From the bayous to the bays, Saints fans' rally cry of "Who dat? Who dat? Who dat say dey gonna beat dem Saints?" is following Saints mania as it parades around the country.
Unfortunately, the NFL has a big problem with this.
I'll touch on that later, but first I'd like to shed some light on the origins of "Who Dat?" and how it came to be.
Dave Walker of The Times Picayune wrote a great piece on "Who Dat?" history and here's some of what he researched:
"Who Dat?" has its roots in the old minstrel and vaudeville acts of the late 1800s and early 1900s.
A song called "Who Dat Say Chicken in dis Crowd," with lyrics by black poet Paul Laurence Dunbar, was featured in Edward E. Rice's "Summer Nights," "a vaudeville entertainment" of the late 1890s, according to the book "Ragged But Right: Black Traveling Shows, 'Coon Songs,' and the Dark Pathway to Blues and Jazz" by Lynn Abbott and Doug Seroff.
The phrase later moved through Hollywood and major jazz acts into the 30s but stayed dormant until the late 70s and early 80s.
It was around this time that two south Louisiana high schools, Patterson and St. Augustine, both laid claim to bringing back the "Who Dat?" chant that we know so well today.
That debate still rages on.
The origins of "Who Dat?" are shaky at best but there's no debate where the phrase ended up and where it's staying.
"Who Dat?" as Saints fans know it was created by South-Louisianans for everyone to use when cheering on the "Bless You Boys," as some call them around these parts.
But apparently the No Fun League has a problem with Saints fans having fun at the expense of "Who Dat?" without its almighty and powerful consent.
Lauren Thom, owner of Fleurty Girl , a t-shirt shop in uptown New Orleans, was issued a cease and desist letter, banning her from selling t-shirts with "Who Dat?" on them.
Spokesman for the NFL, Greg Aiello, released this statement regarding the phrase:
"If WHO DAT is used in a manner to refer to Saints football, then we own trademark rights to it."
In a nutshell, the NFL doesn't want anyone profiting off a product they feel directly relates to the Saints if they're not getting a cut.
Since WWLTV-New Orleans first reported on this, they have since done several follow-ups and the issue has generated a lot of commotion in the Big Easy.
The city is so up in arms over the atrocity that even local politicians have taken to galvanizing the masses.
Here's an excerpt from Senator David Vitter's letter to Roger Goodell:
" I was stunned to learn recently that the NFL is taking the position that it owns the exclusive trademark of the term "Who Dat" and has even threatened legal action against some mom-and-pop merchants selling T-shirts using the term.
I would urge you to drop this obnoxious and legally unsustainable position and instead agree that "Who Dat" is in the public domain, giving no one exclusive trademark rights.
This letter will also serve as formal legal notice that I am having T-shirts printed that say "WHO DAT say we can't print Who Dat!" for widespread sale in commerce. Please either drop your present ridiculous position or sue me."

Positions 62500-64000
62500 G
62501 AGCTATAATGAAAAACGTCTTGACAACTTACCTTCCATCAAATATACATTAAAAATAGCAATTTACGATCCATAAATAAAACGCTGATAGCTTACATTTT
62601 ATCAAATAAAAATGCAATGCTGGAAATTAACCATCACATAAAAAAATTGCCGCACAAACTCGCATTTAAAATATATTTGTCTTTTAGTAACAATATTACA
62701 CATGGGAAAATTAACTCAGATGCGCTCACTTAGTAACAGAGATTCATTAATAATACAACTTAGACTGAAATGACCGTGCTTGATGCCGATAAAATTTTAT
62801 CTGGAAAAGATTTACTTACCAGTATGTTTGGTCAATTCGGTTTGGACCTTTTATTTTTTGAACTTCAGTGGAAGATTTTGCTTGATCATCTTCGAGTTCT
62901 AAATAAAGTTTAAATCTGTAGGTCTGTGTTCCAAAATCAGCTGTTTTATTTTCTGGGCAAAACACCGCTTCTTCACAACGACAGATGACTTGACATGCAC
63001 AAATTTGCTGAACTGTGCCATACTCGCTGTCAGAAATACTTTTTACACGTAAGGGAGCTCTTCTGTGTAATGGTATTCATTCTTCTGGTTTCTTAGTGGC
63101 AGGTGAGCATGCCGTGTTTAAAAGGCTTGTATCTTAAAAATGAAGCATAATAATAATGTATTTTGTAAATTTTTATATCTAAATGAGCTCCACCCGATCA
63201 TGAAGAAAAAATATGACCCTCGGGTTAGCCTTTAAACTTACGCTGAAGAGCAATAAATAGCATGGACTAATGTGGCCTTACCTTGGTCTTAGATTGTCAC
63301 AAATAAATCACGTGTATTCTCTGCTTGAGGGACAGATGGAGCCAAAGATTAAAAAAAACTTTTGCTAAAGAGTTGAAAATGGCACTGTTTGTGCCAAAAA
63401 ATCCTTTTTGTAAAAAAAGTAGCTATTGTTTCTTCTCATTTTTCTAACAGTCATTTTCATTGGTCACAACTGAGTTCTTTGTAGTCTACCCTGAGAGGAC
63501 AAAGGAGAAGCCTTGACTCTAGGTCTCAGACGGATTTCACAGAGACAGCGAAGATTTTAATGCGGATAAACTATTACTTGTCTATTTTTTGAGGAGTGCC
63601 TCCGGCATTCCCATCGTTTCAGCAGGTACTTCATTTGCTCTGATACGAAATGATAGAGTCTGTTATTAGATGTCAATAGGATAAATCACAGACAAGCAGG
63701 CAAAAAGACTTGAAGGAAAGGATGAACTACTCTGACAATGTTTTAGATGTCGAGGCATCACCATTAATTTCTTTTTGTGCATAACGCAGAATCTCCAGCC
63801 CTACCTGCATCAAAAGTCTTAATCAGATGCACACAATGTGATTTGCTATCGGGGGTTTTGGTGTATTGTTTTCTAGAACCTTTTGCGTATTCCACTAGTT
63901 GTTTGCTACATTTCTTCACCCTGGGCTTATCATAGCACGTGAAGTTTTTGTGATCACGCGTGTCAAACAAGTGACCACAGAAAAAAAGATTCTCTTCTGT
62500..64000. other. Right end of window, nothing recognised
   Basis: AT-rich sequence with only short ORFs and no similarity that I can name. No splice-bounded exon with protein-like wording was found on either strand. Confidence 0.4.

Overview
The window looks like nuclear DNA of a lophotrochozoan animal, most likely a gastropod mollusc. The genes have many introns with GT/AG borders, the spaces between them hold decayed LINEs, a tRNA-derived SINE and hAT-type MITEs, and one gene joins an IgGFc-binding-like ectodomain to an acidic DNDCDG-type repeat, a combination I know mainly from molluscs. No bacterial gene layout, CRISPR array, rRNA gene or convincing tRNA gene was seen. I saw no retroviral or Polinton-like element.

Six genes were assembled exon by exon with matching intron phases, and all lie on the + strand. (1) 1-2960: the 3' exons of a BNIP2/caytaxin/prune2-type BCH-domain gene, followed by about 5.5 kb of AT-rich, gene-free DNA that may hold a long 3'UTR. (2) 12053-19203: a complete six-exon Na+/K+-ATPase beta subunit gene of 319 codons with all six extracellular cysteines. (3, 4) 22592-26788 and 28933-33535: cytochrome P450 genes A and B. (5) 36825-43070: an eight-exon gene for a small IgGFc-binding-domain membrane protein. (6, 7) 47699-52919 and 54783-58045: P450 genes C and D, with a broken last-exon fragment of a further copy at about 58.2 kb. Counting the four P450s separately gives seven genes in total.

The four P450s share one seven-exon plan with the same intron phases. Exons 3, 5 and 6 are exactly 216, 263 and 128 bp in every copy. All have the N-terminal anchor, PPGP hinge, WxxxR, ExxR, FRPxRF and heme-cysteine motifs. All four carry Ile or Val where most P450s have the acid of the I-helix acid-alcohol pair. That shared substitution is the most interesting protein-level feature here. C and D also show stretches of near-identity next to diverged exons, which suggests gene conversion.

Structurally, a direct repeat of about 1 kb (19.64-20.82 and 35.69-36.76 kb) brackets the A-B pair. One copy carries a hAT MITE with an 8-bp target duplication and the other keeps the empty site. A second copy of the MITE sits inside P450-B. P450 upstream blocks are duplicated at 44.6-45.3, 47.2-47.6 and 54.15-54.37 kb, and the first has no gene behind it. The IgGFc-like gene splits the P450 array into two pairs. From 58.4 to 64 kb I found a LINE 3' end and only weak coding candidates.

Ha! Take that!
And Congressman Charlie Melancon has even started his own petition to, "tell [the NFL] that 'WHO DAT' belongs to the Who Dat nation!"
Even Sean Payton weighed in on the fiasco.
"The people who are running these small businesses, I think we're fans of those people," said Payton. "I don't think anyone can own Who Dat, personally. I think it's for everyone to enjoy."
The NFL is a business and often times can't see past the bottom line, even if that means stepping on some of its loyal followers along the way.
Well New Orleanians have been getting stepped on all their lives, and they're tired of it.
The Saints are a perfect representation of that attitude, since they've also had it rough for much of their history.
I know it's been beaten to death and will continue to be until the Super Bowl, but the point can't be driven home hard enough:
People who aren't from New Orleans will never understand just how much the Saints mean to us, especially over the last five years.
When Drew Brees and Sean Payton came here after the storm when no one else would and dedicated themselves to the city, it meant more.
When they put us on their backs and carried us to Chicago that same season for our first chance at making it to the Super Bowl, it meant more.
When they had the chance to accomplish that same goal this year but in front of a home crowd, it meant more.
And when they finally made it to the Super Bowl, it meant more.
Every time the Saints take the field, they carry the hopes, dreams, and salvation of an entire region with them.
Their accomplishments can't be minimized or condensed into traditional sports history.
Even if someone tried, Saints fans wouldn't allow it.
So good luck, Roger Goodell. I'd rather face a room full of attorneys than wage a battle against the Who Dat Nation.
See, I'm member of that nation. And I know what he's in store for.
Who Dat say dey gonna beat "Who Dat?" Certainly not the NFL.
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